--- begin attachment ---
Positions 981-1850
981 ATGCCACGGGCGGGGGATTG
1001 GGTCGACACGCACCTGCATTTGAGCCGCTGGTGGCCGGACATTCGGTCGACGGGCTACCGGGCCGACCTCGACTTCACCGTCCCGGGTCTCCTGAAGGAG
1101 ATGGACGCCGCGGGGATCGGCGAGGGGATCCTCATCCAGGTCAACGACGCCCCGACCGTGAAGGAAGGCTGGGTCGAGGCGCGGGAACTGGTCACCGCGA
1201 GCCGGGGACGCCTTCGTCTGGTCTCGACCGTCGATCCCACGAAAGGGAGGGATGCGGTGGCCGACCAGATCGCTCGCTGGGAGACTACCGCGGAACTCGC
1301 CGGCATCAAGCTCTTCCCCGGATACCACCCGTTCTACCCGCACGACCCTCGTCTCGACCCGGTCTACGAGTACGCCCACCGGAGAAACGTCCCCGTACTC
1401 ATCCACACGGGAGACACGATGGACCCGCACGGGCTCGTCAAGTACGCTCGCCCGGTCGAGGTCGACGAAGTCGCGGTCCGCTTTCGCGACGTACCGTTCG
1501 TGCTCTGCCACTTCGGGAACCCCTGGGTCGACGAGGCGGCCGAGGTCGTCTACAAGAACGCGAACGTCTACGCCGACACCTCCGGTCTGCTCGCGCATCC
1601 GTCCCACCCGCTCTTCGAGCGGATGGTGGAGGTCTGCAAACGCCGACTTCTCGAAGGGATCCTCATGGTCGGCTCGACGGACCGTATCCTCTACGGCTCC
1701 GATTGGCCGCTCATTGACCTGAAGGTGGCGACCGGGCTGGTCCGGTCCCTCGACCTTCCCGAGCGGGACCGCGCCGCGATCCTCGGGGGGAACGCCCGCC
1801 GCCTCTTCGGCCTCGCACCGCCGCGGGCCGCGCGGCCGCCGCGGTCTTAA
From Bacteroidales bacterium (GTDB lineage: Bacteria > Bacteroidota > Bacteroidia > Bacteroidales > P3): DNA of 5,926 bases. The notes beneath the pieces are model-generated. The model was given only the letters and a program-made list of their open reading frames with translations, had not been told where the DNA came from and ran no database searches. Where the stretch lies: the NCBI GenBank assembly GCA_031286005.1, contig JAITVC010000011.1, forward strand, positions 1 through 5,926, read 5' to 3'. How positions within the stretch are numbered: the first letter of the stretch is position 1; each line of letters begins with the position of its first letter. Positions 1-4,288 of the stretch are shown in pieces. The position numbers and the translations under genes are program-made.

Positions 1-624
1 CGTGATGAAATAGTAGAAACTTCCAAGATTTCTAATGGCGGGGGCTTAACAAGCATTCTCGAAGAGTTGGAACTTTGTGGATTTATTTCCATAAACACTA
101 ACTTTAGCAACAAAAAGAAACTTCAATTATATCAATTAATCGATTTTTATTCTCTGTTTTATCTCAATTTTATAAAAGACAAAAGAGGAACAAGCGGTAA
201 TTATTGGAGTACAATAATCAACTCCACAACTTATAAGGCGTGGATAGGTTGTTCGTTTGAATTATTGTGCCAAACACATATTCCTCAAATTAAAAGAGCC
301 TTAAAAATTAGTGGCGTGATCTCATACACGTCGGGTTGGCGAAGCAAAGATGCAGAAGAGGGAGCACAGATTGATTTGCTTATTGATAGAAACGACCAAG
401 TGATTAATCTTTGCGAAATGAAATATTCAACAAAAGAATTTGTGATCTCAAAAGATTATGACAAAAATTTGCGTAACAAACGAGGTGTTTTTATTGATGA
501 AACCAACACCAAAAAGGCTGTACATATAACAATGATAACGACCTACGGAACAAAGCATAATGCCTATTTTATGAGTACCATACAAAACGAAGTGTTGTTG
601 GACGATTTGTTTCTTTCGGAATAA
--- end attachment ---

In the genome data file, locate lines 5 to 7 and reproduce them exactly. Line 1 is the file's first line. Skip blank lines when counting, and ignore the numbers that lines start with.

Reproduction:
1201 GCCGGGGACGCCTTCGTCTGGTCTCGACCGTCGATCCCACGAAAGGGAGGGATGCGGTGGCCGACCAGATCGCTCGCTGGGAGACTACCGCGGAACTCGC
1301 CGGCATCAAGCTCTTCCCCGGATACCACCCGTTCTACCCGCACGACCCTCGTCTCGACCCGGTCTACGAGTACGCCCACCGGAGAAACGTCCCCGTACTC
1401 ATCCACACGGGAGACACGATGGACCCGCACGGGCTCGTCAAGTACGCTCGCCCGGTCGAGGTCGACGAAGTCGCGGTCCGCTTTCGCGACGTACCGTTCG